Pillow-SIMD is "following" Pillow (which is a PIL's fork itself).
"Following" here means than Pillow-SIMD versions are 100% compatible
drop-in replacements for Pillow of the same version.
Pillow-SIMD 3.2.0.post3 is a drop-in replacement for
Pillow 3.2.0, and
Pillow-SIMD 3.3.3.post0 — for
There are multiple ways to tweak image processing performance. To name a few, such ways can be: utilizing better algorithms, optimizing existing implementations, using more processing power and/or resources. One of the great examples of using a more efficient algorithm is replacing a convolution-based Gaussian blur with a sequential-box one.
Such examples are rather rare, though. It is also known, that certain processes might be optimized by using parallel processing to run the respective routines. But a more practical key to optimizations might be making things work faster using the resources at hand. For instance, SIMD computing might be the case.
SIMD stands for "single instruction, multiple data" and its essence is in performing the same operation on multiple data points simultaneously by using multiple processing elements. Common CPU SIMD instruction sets are MMX, SSE-SSE4, AVX, AVX2, AVX512, NEON.
Currently, Pillow-SIMD can be compiled with SSE4 (default) or AVX2 support.
Pillow-SIMD project is production-ready. The project is supported by Uploadcare, a SAAS for cloud-based image storing and processing.
In fact, Uploadcare has been running Pillow-SIMD for about two years now.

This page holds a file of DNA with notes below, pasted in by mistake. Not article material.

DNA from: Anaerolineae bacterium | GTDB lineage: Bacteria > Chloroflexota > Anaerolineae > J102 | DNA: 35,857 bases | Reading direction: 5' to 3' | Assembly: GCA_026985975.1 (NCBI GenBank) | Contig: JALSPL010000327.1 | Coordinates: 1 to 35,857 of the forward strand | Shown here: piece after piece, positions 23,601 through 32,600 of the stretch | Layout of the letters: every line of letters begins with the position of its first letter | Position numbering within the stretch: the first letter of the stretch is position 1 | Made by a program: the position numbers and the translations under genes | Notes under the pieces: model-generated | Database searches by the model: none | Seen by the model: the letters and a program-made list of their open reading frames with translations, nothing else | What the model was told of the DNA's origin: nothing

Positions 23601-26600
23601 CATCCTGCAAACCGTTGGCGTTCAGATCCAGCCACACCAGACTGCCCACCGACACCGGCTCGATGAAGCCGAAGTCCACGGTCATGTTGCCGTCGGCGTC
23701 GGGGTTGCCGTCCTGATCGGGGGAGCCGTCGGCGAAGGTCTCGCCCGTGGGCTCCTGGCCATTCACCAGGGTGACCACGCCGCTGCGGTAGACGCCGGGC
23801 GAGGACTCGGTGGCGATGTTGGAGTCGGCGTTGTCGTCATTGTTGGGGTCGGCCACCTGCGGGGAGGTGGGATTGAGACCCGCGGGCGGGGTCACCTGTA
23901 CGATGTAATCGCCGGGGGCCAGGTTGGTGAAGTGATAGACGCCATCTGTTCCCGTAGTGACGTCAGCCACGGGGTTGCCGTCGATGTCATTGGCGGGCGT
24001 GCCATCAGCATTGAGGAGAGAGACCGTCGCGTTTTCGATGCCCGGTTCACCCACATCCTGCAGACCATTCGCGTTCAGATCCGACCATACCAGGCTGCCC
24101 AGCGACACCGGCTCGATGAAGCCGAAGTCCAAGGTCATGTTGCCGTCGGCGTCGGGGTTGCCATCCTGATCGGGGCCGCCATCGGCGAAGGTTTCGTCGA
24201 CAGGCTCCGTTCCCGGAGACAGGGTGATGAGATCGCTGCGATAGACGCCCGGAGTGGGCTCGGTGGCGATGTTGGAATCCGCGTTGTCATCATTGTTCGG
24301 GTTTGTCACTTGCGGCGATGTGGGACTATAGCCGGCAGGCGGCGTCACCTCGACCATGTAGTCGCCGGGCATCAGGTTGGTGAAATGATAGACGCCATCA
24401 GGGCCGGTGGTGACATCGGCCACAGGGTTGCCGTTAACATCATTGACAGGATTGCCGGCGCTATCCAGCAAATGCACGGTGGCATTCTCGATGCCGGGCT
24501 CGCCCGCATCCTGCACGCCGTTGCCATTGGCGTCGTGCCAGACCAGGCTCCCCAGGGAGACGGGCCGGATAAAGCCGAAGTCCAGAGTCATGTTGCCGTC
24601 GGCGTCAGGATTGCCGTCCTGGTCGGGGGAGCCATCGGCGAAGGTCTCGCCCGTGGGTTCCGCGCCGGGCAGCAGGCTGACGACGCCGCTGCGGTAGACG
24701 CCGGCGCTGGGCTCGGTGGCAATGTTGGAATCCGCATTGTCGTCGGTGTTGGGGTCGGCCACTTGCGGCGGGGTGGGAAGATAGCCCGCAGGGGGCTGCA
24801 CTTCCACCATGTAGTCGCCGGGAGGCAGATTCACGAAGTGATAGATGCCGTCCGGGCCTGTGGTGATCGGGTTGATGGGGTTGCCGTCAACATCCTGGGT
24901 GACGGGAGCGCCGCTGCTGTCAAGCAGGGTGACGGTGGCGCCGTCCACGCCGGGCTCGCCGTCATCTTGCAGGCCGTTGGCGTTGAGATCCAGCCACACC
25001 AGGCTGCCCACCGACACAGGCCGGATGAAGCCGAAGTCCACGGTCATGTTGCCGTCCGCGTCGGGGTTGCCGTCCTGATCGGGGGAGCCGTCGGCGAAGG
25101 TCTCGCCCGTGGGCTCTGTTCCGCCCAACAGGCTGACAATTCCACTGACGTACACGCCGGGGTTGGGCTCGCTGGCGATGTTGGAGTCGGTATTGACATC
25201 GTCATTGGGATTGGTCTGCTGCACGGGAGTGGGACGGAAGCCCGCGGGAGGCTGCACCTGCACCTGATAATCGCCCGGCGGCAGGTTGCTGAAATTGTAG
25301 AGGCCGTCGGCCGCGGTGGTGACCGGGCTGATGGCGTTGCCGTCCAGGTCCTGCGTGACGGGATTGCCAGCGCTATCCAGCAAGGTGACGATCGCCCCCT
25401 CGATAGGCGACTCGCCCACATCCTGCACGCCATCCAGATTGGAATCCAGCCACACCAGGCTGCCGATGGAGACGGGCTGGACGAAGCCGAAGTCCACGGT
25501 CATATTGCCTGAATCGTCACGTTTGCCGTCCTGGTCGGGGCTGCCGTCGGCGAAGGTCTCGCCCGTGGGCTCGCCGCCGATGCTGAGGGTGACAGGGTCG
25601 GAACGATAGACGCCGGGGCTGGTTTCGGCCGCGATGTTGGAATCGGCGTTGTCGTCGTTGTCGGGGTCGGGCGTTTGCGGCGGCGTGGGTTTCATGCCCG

The following image operations are currently SIMD-accelerated:
- Resize (convolution-based resampling): SSE4, AVX2
- Gaussian and box blur: SSE4
- Alpha composition: SSE4, AVX2
- RGBA → RGBa (alpha premultiplication): SSE4, AVX2
- RGBa → RGBA (division by alpha): AVX2
See CHANGES for more information.
In order for you to clearly assess the productivity of implementing SIMD computing into Pillow image processing, we ran a number of benchmarks. The respective results can be found in the table below (the more — the better). The numbers represent processing rates in megapixels per second (Mpx/s). For instance, the rate at which a 2560x1600 RGB image is processed in 0.5 seconds equals to 8.2 Mpx/s. Here is the list of libraries and their versions we've been up to during the benchmarks:
- Skia 53
- ImageMagick 6.9.3-8 Q8 x86_64
- Pillow 3.4.1
- Pillow-SIMD 3.4.1.post1
|Operation||Filter||IM||Pillow||SIMD SSE4||SIMD AVX2||Skia 53|
|Resize to 16x16||Bilinear||41.37||317.28||1282.85||1601.85||809.49|
|Resize to 320x180||Bilinear||29.46||195.21||863.40||1057.81||592.76|
|Resize to 1920x1200||Bilinear||17.80||68.39||215.15||268.29||192.30|
|Resize to 7712x4352||Bilinear||2.54||8.38||22.81||29.17||20.58|
A brief conclusion
The results show that Pillow is always faster than ImageMagick, Pillow-SIMD, in turn, is even faster than the original Pillow by the factor of 4-5. In general, Pillow-SIMD with AVX2 is always 16 to 40 times faster than ImageMagick and outperforms Skia, the high-speed graphics library used in Chromium.
All rates were measured using the following setup: Ubuntu 14.04 64-bit,